New York City

Restaurants in New York City

This Theater District classic was founded by the late son of dancer/singer/actress Josephine Baker. There's live piano music every night during dinner, plus during Sunday brunch.

Vegetarians, rejoice! Chef Amanda Cohen takes vegetables to a new level, making innovative and artfully plated dishes like pulled, pickled, and jerked carrots with peanut mole sauce on carrot waffles. The inventive menu proves that meatless cuisine doesn't have to be joyless.

A respite from the bustle of Wall Street, this Australia-based coffee shop is tucked away in a historic Art-Deco building mere steps from the NYSE trading floor.

A food court that redefines the genre, Hudson Eats is a sleek, sweeping hall in Battery Park City's Brookfield Place housing high-end and sought-after outlets like Blue Ribbon Sushi, Tartinery, L'Atelier de Joël Robuchon, Parm, Umami Burger, and more.

At Little Park, in the Smyth Hotel, Andrew Carmellini gets creative with small plates meant for sharing. Instead of tomatoes, burrata comes with strawberries, and arctic char pairs with sweet kumquats and pea pods.

Tin ceilings, red brick walls lined with the works of local artists, and rough-hewn wood planks give this specialty coffee house a cozy feel. Run by two musicians who live in the neighborhood, Lenox Coffee serves Stumptown beans and sells pastries, breads, and sandwiches.

Justin Smillie first charmed New Yorkers at the helm of Il Buco Alimentari, where he earned a rave reviews from critics and delighted diners. Now at Upland, he has incorporated his native-born Californian sensibilities into a hyper-seasonal menu of rustic, yet thoughtfully conceived plates.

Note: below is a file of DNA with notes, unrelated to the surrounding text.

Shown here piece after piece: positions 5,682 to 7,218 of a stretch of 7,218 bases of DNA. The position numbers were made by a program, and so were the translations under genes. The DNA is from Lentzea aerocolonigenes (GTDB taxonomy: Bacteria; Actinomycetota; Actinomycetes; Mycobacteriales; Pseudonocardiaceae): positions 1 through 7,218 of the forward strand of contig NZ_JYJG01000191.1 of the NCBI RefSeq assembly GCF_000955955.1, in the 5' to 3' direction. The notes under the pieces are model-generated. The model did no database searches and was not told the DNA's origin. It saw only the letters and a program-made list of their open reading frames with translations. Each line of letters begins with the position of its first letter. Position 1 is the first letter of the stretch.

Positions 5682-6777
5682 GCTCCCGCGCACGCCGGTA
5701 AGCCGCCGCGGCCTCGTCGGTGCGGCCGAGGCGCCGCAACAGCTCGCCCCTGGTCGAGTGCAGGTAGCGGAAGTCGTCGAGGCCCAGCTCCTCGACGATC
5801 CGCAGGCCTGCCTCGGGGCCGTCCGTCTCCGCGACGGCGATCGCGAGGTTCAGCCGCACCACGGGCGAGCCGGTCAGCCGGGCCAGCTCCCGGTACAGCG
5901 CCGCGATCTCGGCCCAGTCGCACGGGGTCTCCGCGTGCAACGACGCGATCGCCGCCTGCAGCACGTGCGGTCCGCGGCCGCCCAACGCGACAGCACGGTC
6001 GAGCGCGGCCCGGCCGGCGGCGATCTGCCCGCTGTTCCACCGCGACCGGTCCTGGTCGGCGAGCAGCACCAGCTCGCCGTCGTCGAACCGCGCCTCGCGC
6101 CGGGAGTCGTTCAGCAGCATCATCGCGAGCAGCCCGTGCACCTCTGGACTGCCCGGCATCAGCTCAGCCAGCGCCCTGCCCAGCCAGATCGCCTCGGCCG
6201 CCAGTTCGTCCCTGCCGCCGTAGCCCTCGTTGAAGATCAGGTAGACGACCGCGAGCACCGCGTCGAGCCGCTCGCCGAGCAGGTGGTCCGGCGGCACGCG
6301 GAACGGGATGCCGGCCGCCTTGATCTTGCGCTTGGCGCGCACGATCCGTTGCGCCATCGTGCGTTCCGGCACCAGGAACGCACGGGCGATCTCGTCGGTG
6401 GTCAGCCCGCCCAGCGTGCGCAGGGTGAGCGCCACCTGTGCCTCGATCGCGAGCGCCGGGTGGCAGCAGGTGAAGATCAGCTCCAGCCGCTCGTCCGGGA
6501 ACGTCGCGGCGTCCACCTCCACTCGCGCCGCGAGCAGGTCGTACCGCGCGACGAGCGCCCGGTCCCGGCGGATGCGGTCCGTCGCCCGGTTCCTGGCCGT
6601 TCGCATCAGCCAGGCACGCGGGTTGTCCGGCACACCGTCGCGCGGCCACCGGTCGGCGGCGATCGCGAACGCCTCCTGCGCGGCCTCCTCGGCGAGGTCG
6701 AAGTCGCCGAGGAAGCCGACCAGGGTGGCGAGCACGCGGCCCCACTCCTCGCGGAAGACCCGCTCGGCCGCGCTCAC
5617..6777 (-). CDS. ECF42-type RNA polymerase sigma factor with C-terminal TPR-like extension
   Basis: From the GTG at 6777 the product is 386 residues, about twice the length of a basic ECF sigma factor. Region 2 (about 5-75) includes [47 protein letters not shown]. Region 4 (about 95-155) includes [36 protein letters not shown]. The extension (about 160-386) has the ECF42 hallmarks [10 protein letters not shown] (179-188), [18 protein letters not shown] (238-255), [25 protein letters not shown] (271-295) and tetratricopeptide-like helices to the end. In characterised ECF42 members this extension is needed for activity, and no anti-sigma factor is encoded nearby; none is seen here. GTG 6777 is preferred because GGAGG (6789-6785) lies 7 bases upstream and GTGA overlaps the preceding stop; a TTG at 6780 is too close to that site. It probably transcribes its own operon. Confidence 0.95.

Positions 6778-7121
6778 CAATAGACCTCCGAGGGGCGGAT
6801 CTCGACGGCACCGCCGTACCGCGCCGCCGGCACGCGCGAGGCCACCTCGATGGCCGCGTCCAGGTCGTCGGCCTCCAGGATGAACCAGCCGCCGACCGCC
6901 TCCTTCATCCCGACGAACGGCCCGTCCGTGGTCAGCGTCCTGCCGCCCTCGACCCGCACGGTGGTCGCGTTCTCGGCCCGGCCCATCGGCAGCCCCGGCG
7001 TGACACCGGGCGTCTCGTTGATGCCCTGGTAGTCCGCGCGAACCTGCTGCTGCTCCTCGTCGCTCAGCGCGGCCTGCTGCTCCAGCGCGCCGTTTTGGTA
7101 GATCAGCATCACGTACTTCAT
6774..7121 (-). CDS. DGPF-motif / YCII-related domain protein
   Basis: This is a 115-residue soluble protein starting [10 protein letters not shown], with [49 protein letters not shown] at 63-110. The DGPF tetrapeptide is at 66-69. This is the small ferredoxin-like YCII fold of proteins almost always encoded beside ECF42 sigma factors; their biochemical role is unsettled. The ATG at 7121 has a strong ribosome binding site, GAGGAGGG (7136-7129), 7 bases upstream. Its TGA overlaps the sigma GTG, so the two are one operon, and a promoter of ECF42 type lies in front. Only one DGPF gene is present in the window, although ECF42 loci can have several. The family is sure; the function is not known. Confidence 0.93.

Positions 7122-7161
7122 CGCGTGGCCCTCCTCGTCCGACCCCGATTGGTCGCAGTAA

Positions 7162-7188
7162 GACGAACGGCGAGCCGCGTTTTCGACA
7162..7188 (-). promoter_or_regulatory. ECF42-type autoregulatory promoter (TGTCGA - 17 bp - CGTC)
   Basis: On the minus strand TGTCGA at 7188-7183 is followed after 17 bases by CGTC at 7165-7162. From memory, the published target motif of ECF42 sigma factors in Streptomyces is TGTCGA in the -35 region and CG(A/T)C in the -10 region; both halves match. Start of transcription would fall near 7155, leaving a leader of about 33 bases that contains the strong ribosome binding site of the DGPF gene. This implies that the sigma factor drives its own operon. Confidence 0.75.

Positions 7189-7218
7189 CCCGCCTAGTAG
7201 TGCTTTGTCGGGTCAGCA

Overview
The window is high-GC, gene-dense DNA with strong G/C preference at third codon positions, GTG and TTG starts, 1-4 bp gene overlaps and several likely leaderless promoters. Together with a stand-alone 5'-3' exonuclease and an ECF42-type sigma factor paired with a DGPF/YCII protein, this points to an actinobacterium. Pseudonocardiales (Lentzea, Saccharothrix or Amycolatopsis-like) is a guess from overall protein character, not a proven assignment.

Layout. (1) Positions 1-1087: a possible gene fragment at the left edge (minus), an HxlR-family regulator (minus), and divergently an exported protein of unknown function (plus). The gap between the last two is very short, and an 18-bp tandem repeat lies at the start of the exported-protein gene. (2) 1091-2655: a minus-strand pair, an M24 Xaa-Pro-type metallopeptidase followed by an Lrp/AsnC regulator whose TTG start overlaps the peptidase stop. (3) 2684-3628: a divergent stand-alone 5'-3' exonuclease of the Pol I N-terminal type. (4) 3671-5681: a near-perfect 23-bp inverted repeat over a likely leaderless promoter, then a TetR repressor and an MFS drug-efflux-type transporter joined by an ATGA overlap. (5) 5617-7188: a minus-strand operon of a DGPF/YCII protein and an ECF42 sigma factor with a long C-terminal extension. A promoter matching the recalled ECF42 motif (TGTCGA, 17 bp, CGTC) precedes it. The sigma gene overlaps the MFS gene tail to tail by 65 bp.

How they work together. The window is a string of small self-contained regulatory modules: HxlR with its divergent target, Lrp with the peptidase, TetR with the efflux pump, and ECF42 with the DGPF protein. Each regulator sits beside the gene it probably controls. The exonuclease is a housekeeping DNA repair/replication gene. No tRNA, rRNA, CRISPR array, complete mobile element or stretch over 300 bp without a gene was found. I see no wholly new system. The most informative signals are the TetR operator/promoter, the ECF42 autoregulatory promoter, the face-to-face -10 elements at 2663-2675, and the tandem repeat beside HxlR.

Chef Nick Anderer proved his Roman-cuisine mettle at Maialino, the acclaimed Danny Meyers–owned restaurant at the Gramery Park Hotel. Now he's applying this depth of knowledge at Marta, which occupies the soaring, dramatic lobby of the Martha Washington Hotel.

Gabriel Kreuther's new eponymous Midtown temple to Alsatian food gives the James Beard award–winning chef the room to indulge fully his impeccable culinary sensibility and classic European technique.

Hipsters and twentysomethings have a cool home in midtown thanks to this quirky Mexican bar and restaurant from April Bloomfield and Ken Friedman.

The immaculate, wood-paneled, leather-trimmed, equestrian-focused world of Ralph Lauren in restaurant form. Scoring a reservation (even a 5:30 p.m. one) at this subterranean spot is a challenge, but if you can get in, it's worth it.

The original location of this burger franchise is set in an 1884 brick townhouse on Third Avenue; it's a little piece of history (and old New York) among all those the soaring skyscrapers.

An unassuming, cozy French bistro with just a handful of tables and a wonderful wine list (for both bottles and by the glass). Every day at 6 p.m., the owners hold a wine tasting for all the customers.

The place that defined the power lunch and expense account dining. Philip Johnson's sleek restaurant in Mies van der Rohe's landmark Seagram Building has been serving the elite reliable (if not inventive) staples like chicken milanese and steak tartare since 1959.

At the New York outpost of their wildly popular Boston tapas joint, Ken Oringer and Jamie Bissonette serve creative, Spanish-inflected small plates that range from strictly traditional (pan con tomate, which can be topped with anchovies upon request) to impressively innovative (roasted bone marr